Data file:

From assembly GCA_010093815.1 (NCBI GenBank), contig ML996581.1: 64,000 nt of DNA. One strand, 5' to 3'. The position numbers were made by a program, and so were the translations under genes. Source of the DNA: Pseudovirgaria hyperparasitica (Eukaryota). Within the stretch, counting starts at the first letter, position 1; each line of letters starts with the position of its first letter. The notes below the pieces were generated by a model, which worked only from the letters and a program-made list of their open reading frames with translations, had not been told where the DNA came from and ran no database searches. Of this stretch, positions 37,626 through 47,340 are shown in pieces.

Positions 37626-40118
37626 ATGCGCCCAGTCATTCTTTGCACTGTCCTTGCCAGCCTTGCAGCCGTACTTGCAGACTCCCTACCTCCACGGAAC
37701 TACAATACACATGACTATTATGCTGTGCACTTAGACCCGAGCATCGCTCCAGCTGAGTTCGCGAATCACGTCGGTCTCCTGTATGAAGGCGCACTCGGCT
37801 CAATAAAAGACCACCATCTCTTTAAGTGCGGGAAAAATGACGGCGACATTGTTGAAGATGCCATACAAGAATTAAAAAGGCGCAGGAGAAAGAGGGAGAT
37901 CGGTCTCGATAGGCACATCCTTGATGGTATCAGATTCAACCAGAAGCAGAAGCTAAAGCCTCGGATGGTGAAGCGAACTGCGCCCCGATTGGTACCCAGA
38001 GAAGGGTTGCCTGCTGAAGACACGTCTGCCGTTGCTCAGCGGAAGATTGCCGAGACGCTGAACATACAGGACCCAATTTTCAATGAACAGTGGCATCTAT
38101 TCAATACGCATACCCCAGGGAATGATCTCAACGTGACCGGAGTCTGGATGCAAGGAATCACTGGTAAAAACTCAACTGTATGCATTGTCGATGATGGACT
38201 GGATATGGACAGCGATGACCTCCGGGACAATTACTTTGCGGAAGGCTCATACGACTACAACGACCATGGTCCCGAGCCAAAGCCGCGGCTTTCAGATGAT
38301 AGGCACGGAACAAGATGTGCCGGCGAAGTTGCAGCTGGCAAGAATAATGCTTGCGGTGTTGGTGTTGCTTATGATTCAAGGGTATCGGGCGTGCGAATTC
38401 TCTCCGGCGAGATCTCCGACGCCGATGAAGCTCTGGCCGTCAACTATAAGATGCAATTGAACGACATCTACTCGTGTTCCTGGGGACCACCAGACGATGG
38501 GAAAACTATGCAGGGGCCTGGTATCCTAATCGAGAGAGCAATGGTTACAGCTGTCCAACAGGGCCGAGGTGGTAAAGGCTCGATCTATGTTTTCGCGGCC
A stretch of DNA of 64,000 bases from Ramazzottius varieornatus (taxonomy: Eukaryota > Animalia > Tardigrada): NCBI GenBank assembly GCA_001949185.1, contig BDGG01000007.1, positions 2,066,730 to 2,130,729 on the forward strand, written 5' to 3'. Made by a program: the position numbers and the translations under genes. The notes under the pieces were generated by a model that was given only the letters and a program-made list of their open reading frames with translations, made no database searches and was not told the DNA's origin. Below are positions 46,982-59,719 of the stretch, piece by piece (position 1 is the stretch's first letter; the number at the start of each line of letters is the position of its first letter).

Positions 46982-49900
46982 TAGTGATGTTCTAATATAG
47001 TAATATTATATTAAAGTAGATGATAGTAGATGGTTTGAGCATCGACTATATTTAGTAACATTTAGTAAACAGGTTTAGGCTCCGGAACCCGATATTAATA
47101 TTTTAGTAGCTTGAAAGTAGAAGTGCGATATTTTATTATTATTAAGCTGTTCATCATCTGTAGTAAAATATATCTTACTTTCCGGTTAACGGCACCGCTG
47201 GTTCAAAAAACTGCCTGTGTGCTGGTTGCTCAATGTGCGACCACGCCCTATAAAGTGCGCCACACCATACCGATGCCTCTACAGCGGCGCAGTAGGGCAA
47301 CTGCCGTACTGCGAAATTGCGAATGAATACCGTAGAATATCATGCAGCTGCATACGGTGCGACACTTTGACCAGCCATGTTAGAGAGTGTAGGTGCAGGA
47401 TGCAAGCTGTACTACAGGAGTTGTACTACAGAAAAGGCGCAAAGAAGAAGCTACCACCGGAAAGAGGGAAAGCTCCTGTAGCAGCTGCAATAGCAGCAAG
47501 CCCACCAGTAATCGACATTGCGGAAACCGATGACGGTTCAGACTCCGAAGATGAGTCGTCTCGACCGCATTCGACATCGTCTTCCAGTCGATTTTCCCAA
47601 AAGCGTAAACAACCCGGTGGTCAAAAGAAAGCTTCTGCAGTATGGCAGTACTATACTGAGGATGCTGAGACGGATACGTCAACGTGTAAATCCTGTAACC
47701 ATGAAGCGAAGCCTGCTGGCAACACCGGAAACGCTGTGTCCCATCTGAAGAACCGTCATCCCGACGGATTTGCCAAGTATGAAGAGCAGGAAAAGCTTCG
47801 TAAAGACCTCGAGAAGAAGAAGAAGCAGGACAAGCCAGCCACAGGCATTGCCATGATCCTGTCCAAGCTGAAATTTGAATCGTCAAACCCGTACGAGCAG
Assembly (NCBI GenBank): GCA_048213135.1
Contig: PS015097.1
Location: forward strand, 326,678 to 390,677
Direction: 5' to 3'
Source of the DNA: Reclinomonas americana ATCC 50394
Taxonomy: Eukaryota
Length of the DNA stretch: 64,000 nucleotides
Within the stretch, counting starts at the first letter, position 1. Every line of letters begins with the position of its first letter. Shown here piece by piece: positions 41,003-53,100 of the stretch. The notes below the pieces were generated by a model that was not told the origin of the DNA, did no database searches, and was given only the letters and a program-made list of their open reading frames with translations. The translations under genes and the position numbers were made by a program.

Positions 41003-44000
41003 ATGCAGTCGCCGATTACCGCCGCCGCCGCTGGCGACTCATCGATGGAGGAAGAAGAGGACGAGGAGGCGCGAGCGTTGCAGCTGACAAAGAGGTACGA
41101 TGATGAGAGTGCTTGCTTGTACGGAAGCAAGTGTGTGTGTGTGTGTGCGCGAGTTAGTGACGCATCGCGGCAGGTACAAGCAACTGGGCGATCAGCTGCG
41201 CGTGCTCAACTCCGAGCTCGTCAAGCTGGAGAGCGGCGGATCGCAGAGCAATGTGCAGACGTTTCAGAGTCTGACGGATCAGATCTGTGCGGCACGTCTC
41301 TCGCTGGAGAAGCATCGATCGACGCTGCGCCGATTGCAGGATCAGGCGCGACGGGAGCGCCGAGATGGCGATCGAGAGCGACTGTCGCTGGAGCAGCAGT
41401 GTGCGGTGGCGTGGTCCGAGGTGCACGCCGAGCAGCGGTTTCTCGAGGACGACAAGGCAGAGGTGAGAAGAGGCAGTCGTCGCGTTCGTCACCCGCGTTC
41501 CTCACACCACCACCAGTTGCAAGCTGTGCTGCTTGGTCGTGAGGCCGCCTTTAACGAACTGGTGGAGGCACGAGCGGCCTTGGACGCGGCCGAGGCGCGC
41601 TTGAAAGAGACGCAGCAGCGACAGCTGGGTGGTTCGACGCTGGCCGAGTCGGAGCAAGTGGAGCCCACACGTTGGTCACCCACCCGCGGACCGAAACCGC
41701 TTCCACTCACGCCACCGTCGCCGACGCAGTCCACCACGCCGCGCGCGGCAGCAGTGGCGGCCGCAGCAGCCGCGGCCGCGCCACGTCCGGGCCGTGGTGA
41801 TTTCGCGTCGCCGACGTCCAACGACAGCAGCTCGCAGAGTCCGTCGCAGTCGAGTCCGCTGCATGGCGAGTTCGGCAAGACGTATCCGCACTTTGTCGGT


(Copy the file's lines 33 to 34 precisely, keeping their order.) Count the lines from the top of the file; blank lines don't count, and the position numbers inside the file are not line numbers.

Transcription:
Positions 41003-44000
41003 ATGCAGTCGCCGATTACCGCCGCCGCCGCTGGCGACTCATCGATGGAGGAAGAAGAGGACGAGGAGGCGCGAGCGTTGCAGCTGACAAAGAGGTACGA